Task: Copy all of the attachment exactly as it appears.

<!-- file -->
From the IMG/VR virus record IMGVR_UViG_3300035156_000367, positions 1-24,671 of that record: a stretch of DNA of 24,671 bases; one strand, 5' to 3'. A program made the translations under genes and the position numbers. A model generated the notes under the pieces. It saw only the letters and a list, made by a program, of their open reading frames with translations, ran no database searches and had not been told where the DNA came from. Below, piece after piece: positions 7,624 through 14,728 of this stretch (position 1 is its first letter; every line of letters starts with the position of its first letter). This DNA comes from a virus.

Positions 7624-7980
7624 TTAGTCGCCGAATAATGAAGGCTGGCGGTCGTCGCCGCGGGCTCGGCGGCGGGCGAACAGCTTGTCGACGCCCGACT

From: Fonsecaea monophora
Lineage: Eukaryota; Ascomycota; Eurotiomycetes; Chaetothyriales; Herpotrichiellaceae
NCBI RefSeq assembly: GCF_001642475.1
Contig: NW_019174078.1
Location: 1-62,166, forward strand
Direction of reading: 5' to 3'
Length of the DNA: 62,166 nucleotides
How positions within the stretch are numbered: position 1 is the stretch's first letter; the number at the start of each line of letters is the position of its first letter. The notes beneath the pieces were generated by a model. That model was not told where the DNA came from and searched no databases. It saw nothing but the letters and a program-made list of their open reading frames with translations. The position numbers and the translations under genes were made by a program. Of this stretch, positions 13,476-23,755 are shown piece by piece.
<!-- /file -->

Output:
From the IMG/VR virus record IMGVR_UViG_3300035156_000367, positions 1-24,671 of that record: a stretch of DNA of 24,671 bases; one strand, 5' to 3'. A program made the translations under genes and the position numbers. A model generated the notes under the pieces. It saw only the letters and a list, made by a program, of their open reading frames with translations, ran no database searches and had not been told where the DNA came from. Below, piece after piece: positions 7,624 through 14,728 of this stretch (position 1 is its first letter; every line of letters starts with the position of its first letter). This DNA comes from a virus.

Positions 7624-7980
7624 TTAGTCGCCGAATAATGAAGGCTGGCGGTCGTCGCCGCGGGCTCGGCGGCGGGCGAACAGCTTGTCGACGCCCGACT

From: Fonsecaea monophora
Lineage: Eukaryota; Ascomycota; Eurotiomycetes; Chaetothyriales; Herpotrichiellaceae
NCBI RefSeq assembly: GCF_001642475.1
Contig: NW_019174078.1
Location: 1-62,166, forward strand
Direction of reading: 5' to 3'
Length of the DNA: 62,166 nucleotides
How positions within the stretch are numbered: position 1 is the stretch's first letter; the number at the start of each line of letters is the position of its first letter. The notes beneath the pieces were generated by a model. That model was not told where the DNA came from and searched no databases. It saw nothing but the letters and a program-made list of their open reading frames with translations. The position numbers and the translations under genes were made by a program. Of this stretch, positions 13,476-23,755 are shown piece by piece.